People v. Khan, 1-19-0679

CourtUnited States Appellate Court of Illinois
Writing for the CourtPRESIDING JUSTICE GORDON delivered the judgment of the court, with opinion.
Citation2021 IL App (1st) 190679,186 N.E.3d 431,452 Ill.Dec. 707
Parties The PEOPLE of the State of Illinois, Plaintiff-Appellant, v. Muhammad KHAN, Defendant-Appellee.
Docket Number1-19-0679
Decision Date30 June 2021

2021 IL App (1st) 190679
186 N.E.3d 431
452 Ill.Dec.

The PEOPLE of the State of Illinois, Plaintiff-Appellant,
Muhammad KHAN, Defendant-Appellee.

No. 1-19-0679

Appellate Court of Illinois, First District, Fourth Division.

June 30, 2021

James E. Chadd, State Appellate Defender, of Chicago (Patricia Mysza, Deputy Defender, and Beverly M. Jones, Assistant Appellate Defender, of counsel), for appellant.

Kimberly M. Foxx, State's Attorney, of Chicago (Alan J. Spellberg, Janet C. Mahoney, and Brian A. Levitsky, Assistant State's Attorneys, of counsel), for appellee.

PRESIDING JUSTICE GORDON delivered the judgment of the court, with opinion.

186 N.E.3d 437
452 Ill.Dec. 713

¶ 1 After a jury trial, on February 13, 2019, defendant Muhammad Khan1 was convicted of aggravated driving under the influence (DUI) of alcohol with a suspended or revoked driver's license ( 625 ILCS 5/11-501(a)(2), (d)(1)(G) (West 2016)) and sentenced to five years in the Illinois Department of Corrections (IDOC), followed by one year of mandatory supervised release. Defendant appeals, claiming (1) the trial court should have conducted a fitness hearing due to defendant's conduct, (2) defendant did not knowingly and intelligently waive his right to counsel, (3) defendant should have been permitted standby counsel, (4) the trial court erred in instructing the jury, and (5) defendant was entitled to a new trial because he waived his right to a jury trial. For the reasons that follow, we affirm the trial court's judgment in part, but vacate defendant's conviction on count II and order the mittimus corrected.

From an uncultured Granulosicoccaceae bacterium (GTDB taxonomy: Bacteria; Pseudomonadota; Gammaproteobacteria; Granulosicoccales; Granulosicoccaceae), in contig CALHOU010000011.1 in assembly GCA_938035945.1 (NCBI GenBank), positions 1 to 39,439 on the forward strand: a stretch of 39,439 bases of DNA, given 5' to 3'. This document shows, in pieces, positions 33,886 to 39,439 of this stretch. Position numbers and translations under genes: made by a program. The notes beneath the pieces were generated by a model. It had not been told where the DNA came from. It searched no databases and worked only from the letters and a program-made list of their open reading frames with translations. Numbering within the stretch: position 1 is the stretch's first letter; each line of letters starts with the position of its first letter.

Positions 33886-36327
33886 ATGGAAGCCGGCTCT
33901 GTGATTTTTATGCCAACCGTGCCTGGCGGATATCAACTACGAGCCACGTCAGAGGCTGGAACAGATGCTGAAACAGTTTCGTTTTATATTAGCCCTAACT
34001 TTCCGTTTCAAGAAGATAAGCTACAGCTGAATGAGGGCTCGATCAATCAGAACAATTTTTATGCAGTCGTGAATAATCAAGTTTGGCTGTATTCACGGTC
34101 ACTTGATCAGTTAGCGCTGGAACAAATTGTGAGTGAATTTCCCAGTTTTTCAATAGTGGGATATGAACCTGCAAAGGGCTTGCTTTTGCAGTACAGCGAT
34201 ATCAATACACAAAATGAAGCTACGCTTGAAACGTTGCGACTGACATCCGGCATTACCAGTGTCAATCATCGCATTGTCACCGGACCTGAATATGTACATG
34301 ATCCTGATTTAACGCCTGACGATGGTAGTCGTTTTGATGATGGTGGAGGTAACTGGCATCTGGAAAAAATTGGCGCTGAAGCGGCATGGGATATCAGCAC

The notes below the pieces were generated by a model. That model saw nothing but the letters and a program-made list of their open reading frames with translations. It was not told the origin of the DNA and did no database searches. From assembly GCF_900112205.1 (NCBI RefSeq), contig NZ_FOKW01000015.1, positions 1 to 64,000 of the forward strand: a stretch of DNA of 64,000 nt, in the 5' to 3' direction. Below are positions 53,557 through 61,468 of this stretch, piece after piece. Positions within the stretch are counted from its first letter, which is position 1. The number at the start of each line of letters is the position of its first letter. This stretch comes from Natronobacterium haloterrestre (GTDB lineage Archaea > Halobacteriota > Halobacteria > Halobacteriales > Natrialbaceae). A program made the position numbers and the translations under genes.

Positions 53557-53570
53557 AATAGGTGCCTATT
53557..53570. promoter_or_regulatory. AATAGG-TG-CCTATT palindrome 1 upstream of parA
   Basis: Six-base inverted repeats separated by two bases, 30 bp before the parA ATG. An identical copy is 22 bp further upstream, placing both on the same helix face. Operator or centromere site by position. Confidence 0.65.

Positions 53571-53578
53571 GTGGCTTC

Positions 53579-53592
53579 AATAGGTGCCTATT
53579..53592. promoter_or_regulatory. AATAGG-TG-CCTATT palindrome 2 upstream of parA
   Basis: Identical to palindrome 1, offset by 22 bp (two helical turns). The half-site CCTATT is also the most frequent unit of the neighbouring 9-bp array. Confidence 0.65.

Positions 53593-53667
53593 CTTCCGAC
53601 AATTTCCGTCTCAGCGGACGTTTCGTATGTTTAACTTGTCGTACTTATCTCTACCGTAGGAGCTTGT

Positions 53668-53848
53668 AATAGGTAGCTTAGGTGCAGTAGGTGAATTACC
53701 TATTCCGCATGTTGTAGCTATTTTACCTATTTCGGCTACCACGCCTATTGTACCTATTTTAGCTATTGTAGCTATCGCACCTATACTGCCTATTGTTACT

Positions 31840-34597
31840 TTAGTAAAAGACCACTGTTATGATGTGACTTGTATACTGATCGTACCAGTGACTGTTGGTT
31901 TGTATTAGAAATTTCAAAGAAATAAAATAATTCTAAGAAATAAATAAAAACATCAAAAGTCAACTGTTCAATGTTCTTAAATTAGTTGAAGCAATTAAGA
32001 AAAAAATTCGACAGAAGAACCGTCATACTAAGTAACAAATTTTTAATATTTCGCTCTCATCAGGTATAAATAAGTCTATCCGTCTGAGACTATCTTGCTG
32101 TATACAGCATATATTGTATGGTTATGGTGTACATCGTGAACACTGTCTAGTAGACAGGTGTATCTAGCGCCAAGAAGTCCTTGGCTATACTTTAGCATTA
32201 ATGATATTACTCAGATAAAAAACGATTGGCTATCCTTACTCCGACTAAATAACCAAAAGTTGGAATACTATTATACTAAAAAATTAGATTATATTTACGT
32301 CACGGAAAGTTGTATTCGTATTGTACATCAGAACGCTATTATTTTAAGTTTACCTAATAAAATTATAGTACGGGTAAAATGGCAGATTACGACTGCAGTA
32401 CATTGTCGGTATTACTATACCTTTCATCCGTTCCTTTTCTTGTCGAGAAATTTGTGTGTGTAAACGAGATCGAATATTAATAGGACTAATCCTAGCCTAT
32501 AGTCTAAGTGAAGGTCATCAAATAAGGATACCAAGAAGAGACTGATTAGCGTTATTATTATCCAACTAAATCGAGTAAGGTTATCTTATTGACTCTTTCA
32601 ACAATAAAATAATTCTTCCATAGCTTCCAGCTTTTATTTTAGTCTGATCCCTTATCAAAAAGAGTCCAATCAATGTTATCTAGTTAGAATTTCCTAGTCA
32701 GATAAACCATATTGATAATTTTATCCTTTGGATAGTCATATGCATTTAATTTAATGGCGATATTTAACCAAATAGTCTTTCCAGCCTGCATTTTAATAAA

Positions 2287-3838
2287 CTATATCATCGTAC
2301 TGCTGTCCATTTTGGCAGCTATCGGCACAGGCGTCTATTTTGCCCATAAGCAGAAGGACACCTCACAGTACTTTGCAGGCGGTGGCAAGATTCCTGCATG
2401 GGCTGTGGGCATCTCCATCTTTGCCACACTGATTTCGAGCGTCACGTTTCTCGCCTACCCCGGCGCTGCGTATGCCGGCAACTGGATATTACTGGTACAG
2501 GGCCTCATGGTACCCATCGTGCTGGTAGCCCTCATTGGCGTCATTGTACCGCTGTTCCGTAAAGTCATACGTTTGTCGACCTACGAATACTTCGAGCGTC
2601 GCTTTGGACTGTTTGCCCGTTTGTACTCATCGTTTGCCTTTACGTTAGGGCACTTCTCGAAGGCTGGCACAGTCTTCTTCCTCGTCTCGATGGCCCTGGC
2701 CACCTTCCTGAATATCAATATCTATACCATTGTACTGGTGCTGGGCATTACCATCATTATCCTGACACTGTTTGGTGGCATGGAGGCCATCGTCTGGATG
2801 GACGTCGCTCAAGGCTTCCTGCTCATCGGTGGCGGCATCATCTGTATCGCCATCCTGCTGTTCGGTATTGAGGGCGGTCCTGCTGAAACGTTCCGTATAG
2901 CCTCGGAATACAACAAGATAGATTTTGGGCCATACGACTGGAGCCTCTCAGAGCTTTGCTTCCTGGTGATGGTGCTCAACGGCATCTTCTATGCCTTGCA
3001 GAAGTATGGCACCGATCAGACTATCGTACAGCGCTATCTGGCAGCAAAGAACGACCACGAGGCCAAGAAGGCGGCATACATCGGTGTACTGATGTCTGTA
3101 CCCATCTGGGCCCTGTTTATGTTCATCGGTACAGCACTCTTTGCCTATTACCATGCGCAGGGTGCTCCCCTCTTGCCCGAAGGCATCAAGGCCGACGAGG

¶ 3 During the early morning hours of December 18, 2017, defendant was arrested after an incident outside a police station, in which defendant was observed by several officers to be standing outside a vehicle that was parked facing northbound in the southbound lanes of traffic while arguing with another individual. Upon the officers approaching the arguing individuals, defendant admitted to driving the vehicle and gave the officers the keys, and the officers observed signs of alcohol intoxication, including the odor of alcohol on defendant's breath, slurred speech, and bloodshot and glassy eyes; defendant also failed several field sobriety tests. At the time of defendant's arrest, an arrest warrant was also executed with respect to defendant's alleged violation of probation for case No. 09 CR 19247, which was another aggravated DUI of alcohol offense for which defendant had been convicted in 2011.2